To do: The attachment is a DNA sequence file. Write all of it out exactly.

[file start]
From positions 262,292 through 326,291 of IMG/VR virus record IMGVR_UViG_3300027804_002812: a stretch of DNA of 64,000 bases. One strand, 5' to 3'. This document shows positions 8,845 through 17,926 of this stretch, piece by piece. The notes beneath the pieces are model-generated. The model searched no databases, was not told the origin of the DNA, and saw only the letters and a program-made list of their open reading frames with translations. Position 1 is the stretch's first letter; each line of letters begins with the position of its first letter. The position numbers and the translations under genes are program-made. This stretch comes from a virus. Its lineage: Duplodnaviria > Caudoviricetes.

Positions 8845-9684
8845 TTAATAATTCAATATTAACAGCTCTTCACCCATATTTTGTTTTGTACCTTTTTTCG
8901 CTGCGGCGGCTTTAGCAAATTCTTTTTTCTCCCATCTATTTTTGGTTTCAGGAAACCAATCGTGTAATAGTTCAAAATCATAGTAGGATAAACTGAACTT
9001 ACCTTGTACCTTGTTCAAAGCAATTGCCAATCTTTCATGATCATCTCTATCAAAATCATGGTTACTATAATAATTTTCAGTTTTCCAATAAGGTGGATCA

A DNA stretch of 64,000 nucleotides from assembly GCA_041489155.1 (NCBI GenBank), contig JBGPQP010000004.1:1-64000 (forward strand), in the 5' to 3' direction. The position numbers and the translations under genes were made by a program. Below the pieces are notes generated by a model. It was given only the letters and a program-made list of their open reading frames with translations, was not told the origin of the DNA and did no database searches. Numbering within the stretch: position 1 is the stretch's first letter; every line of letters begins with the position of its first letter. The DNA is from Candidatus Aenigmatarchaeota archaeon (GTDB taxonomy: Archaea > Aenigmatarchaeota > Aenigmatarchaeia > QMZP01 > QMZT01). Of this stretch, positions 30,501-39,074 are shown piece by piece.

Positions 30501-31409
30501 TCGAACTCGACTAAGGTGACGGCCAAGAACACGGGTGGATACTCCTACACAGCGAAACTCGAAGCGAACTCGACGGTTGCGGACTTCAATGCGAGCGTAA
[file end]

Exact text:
From positions 262,292 through 326,291 of IMG/VR virus record IMGVR_UViG_3300027804_002812: a stretch of DNA of 64,000 bases. One strand, 5' to 3'. This document shows positions 8,845 through 17,926 of this stretch, piece by piece. The notes beneath the pieces are model-generated. The model searched no databases, was not told the origin of the DNA, and saw only the letters and a program-made list of their open reading frames with translations. Position 1 is the stretch's first letter; each line of letters begins with the position of its first letter. The position numbers and the translations under genes are program-made. This stretch comes from a virus. Its lineage: Duplodnaviria > Caudoviricetes.

Positions 8845-9684
8845 TTAATAATTCAATATTAACAGCTCTTCACCCATATTTTGTTTTGTACCTTTTTTCG
8901 CTGCGGCGGCTTTAGCAAATTCTTTTTTCTCCCATCTATTTTTGGTTTCAGGAAACCAATCGTGTAATAGTTCAAAATCATAGTAGGATAAACTGAACTT
9001 ACCTTGTACCTTGTTCAAAGCAATTGCCAATCTTTCATGATCATCTCTATCAAAATCATGGTTACTATAATAATTTTCAGTTTTCCAATAAGGTGGATCA

A DNA stretch of 64,000 nucleotides from assembly GCA_041489155.1 (NCBI GenBank), contig JBGPQP010000004.1:1-64000 (forward strand), in the 5' to 3' direction. The position numbers and the translations under genes were made by a program. Below the pieces are notes generated by a model. It was given only the letters and a program-made list of their open reading frames with translations, was not told the origin of the DNA and did no database searches. Numbering within the stretch: position 1 is the stretch's first letter; every line of letters begins with the position of its first letter. The DNA is from Candidatus Aenigmatarchaeota archaeon (GTDB taxonomy: Archaea > Aenigmatarchaeota > Aenigmatarchaeia > QMZP01 > QMZT01). Of this stretch, positions 30,501-39,074 are shown piece by piece.

Positions 30501-31409
30501 TCGAACTCGACTAAGGTGACGGCCAAGAACACGGGTGGATACTCCTACACAGCGAAACTCGAAGCGAACTCGACGGTTGCGGACTTCAATGCGAGCGTAA